Mar 10, 2008

Iran: Where Are Women’s Rights in the Republic?

Escorted from an Air France jet on the Tehran apron, the case of award winner Parvin Ardalan shows the lack of rights for women in Iran today.

Escorted from an Air France jet on the Tehran apron, the case of award winner Parvin Ardalan shows the lack of rights for women in Iran today.

Below is an article written by Fredrik Dahl, edited by Caroline Drees and published by Reuters:

An Iranian women's rights campaigner said police prevented her from flying out of Tehran on Monday [3 March 2008] to pick up a $75,000 human rights award in Sweden.

Parvin Ardalan, who was awarded the Olof Palme Prize for 2007, said she had boarded the Air France plane at Tehran's international airport when aircraft crew told her that police had informed them she could not leave.

Airport police waiting outside the plane said they were acting on a judge's order and took her passport, Ardalan told Reuters by phone.

"I think they didn't want me to attend the prize ceremony because ... it was a good opportunity for me as an activist, a member of the women movement," the 41-year-old journalist said.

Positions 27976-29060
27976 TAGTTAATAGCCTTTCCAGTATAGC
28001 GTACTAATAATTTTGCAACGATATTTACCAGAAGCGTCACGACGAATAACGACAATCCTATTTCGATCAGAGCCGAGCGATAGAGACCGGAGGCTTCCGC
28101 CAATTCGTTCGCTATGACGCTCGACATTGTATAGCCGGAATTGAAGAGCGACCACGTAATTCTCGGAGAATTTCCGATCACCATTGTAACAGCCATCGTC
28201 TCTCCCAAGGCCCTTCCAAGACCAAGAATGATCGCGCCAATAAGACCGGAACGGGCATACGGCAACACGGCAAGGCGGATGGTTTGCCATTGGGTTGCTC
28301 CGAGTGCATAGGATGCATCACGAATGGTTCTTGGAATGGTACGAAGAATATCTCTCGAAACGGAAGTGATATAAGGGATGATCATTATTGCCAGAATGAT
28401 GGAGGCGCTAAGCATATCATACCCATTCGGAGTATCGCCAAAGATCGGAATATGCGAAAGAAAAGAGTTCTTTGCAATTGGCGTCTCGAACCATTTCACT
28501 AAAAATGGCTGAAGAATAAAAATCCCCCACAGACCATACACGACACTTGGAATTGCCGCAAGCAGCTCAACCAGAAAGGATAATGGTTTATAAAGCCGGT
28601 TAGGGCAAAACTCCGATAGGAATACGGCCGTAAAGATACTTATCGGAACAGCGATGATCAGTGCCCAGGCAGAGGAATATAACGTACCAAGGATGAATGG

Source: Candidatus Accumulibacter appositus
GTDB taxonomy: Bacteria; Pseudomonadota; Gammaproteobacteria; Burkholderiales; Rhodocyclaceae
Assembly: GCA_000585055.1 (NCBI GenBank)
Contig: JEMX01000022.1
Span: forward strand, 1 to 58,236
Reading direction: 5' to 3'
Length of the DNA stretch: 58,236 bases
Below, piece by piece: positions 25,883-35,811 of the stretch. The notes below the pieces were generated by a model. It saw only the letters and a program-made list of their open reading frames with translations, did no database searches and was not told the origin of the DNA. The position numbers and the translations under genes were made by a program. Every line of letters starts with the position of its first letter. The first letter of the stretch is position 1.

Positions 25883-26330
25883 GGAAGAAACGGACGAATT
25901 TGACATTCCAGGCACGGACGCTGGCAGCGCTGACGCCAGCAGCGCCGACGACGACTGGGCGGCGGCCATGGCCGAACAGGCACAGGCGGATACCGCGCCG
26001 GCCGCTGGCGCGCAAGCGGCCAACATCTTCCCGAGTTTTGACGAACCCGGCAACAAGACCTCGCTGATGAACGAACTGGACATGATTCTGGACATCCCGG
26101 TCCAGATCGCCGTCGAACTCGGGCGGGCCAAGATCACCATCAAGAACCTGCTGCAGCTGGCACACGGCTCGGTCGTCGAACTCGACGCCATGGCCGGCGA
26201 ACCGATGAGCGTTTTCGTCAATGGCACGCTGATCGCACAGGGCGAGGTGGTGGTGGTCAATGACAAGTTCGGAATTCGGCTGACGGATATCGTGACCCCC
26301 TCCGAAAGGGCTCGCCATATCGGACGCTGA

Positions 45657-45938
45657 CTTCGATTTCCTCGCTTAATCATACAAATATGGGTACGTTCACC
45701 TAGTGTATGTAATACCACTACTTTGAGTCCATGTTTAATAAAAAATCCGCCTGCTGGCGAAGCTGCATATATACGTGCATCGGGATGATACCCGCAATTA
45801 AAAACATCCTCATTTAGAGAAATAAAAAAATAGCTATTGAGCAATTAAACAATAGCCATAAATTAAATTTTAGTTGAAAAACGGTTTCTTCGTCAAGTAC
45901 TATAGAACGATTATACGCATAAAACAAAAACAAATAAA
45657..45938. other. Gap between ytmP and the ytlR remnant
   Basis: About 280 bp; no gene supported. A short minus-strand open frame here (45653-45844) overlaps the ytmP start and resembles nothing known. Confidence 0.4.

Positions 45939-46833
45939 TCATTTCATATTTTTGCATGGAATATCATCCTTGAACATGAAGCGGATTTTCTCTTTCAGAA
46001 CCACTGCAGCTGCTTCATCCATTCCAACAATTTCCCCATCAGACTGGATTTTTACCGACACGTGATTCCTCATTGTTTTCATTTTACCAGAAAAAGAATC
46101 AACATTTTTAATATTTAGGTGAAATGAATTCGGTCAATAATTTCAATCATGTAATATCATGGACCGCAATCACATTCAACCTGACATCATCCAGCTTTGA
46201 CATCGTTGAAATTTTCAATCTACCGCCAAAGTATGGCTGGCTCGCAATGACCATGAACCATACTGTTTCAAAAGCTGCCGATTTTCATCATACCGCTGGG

Ardalan is a leading figure in a campaign to collect 1 million signatures in favor of greater women's rights in the conservative Islamic Republic, which rejects Western accusations it is violating human rights.

Activists say many of them have been detained since the drive began in 2006. Most were freed within a few days or weeks.

Another member of the campaign said Ardalan was handed a partly-suspended three-year jail sentence for taking part in a banned protest in Tehran in 2006 but that it had been appealed.

The Olof Palme Memorial Fund, set up in memory of the former Swedish prime minister assassinated in 1986, last month said Ardalan "succeeded in making the demand for equal rights for men and women a central part of the struggle for democracy in Iran".

An official of the fund said he still hoped Ardalan could attend the March 6 [2008] prize ceremony in Stockholm. "There must have been some misunderstanding," he said from the Swedish capital.

Western diplomats see the detentions of women activists in Iran as part of a wider crackdown on dissent, which they say may be in response to international pressure over Iran's nuclear work. Iran rejects accusations it wants to build an atomic bomb.

The women activists say they face institutionalized discrimination that makes them "second-class citizens" in divorce, inheritance, child custody and other aspects of life.

Iran rejects the allegations and says women in Iran are protected from the sex symbol status they have in the West.

Women are entitled to hold most jobs, but Iran remains dominated by men. In recent years women have started to work in the police and fire departments and there are female members of parliament, but they cannot run for president or become judges.